Garrett Sussman from iPullRank breaks down Google's latest core and spam updates. He sheds light on the integration of the Helpful Content System into Google's core ranking systems, aiming to significantly reduce low-quality, unoriginal content in search results.

He also discusses Google's efforts to improve search quality by targeting spam tactics like expired domain and obituary spam, and offering insights on adapting to these changes.

Roger Montti draws from a range of insights shared by industry experts and affected website owners. He reports on the unprecedented scale of manual actions targeting low-quality sites and shares his personal observations alongside major updates like Florida, Panda, and Penguin.

He highlights specific cases from the community, including impacts on sites with AI-generated content and those previously unaffected by updates:

  • Widespread Removal of Low-Quality Sites

  • Impact on Previously Unaffected Sites

  • Manual Actions Across Various Niches

  • Inconsistent Communication from Google

  • Penalties on AI-Generated Content

  • Affecting Old and Established Sites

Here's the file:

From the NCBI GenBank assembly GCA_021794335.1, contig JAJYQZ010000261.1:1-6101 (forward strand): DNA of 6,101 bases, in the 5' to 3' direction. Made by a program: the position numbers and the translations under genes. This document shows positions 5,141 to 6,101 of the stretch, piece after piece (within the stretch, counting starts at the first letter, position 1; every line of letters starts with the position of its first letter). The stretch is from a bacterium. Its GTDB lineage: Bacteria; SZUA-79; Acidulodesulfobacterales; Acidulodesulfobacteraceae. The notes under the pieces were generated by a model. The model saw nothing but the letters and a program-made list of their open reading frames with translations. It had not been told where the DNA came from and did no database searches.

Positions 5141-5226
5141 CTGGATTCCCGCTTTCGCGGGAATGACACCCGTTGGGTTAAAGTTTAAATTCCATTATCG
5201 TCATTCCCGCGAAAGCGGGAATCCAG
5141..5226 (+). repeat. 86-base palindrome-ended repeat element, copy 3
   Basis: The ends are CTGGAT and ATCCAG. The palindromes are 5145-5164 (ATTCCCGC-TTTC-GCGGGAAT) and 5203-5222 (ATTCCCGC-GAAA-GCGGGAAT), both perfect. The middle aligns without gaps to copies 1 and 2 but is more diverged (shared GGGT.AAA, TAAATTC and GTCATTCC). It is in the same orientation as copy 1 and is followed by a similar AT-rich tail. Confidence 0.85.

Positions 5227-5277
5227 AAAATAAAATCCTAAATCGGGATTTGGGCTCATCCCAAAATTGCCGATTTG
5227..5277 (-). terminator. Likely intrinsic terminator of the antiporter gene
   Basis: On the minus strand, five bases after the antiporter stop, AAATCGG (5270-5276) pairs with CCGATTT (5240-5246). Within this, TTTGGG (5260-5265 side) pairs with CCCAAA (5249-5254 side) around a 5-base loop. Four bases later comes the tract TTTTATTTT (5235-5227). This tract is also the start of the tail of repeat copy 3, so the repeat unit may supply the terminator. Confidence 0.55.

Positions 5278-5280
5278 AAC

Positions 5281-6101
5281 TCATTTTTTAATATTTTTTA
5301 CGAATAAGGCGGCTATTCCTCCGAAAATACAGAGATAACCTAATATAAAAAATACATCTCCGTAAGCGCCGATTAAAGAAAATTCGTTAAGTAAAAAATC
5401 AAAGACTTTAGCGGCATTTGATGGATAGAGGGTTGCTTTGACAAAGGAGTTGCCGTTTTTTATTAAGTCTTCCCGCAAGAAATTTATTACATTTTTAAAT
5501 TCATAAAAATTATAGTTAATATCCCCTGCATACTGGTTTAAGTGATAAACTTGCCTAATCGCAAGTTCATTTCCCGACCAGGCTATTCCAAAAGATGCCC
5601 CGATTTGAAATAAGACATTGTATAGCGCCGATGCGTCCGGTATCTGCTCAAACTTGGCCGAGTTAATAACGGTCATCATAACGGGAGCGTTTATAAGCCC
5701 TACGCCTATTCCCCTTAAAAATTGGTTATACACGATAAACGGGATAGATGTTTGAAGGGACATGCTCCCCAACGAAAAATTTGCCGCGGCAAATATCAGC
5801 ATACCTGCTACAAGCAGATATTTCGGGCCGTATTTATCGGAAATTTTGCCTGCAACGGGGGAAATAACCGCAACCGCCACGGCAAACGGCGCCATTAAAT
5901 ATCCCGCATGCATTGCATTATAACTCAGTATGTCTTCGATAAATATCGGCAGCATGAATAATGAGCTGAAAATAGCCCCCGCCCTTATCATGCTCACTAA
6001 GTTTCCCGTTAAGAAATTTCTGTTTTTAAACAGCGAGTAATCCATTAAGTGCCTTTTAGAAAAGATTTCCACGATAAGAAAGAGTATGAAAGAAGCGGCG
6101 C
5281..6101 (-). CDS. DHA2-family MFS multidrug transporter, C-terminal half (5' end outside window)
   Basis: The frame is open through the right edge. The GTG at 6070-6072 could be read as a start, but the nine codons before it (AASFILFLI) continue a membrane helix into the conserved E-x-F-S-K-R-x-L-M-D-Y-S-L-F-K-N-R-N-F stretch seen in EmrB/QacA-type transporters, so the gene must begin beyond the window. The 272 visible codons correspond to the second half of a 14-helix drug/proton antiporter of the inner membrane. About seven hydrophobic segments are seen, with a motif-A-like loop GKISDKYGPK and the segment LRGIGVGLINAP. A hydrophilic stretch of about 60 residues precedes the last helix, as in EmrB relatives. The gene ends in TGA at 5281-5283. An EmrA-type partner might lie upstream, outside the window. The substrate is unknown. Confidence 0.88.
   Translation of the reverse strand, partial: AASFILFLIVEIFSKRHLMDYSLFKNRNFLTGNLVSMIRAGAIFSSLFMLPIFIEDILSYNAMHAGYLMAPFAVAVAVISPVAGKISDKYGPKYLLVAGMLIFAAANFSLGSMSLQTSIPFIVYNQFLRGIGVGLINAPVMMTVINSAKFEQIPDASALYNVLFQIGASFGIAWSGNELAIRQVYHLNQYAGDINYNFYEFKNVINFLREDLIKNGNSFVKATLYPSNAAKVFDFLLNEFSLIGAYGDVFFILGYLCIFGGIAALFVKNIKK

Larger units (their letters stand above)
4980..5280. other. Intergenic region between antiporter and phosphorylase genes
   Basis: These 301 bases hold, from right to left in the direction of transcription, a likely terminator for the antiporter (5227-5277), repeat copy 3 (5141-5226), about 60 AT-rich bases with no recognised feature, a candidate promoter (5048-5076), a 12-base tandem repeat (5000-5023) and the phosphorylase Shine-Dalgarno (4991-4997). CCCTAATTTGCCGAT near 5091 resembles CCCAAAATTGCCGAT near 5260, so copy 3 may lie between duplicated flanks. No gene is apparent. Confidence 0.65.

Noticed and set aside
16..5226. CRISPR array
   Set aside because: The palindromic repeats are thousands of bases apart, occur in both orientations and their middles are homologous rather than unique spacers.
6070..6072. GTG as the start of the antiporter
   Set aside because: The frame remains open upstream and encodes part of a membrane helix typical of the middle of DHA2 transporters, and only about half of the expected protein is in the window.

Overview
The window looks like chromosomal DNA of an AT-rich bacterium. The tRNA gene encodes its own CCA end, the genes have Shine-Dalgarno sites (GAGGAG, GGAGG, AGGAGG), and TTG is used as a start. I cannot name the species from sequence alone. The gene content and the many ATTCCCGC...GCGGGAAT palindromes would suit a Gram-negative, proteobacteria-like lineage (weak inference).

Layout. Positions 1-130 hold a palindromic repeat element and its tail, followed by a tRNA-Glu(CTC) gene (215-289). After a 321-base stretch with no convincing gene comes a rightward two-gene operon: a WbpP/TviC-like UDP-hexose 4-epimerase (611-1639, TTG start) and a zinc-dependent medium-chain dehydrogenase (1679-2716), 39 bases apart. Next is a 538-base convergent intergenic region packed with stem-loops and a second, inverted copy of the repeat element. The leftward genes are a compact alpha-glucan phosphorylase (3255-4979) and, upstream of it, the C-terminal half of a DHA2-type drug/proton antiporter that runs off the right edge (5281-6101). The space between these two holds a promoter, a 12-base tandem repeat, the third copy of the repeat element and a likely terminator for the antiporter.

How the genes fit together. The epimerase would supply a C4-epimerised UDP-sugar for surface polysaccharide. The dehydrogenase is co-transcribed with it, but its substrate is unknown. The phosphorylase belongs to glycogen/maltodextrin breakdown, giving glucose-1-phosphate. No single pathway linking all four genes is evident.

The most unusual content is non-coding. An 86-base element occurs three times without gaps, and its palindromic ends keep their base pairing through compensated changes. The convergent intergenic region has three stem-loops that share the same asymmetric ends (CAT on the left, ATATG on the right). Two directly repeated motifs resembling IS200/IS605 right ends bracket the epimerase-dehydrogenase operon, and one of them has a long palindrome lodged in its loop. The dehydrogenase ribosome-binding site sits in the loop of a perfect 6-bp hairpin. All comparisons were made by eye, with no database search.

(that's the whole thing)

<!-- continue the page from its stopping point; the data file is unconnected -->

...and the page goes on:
• Fast Implementation of Penalties

He also has another article on four changes to links that include the deemphasis of links, link manipulation content, and expire domain signals.

SEO Ripples

  • ~80% of X users say that the Google March cord and spam updates will not reduce unhelpful content from showing up in the SERPs by 40% in Barry Schwart’s X poll.

  • Danny Sullivan, via Google SearchLiaison, says they still try to avoid overlapping updates, but the core and spam updates were both ready. ME: Please…multiple instances where updates overlap, one after another, because they’re all so intertwined now. It can sometimes be hard to decipher what updated caused what (which I believe is also a core reason).


Cuppa.sh is launching an SEO competition starting Sunday, March 10th, offering a chance to win $4,300 in prizes, including cash, consultations, and subscriptions.

The contest is open to Cuppa customers, who must create content on fresh domains without link building. Winners are determined by ranking after 30 days on one keyword. Here are the prizes:

  • 1st place: 1 Year Power User Upgrade, $1,000 in cash, 1 hour consult with Charles, 1 year of a business plan from URL Monitor.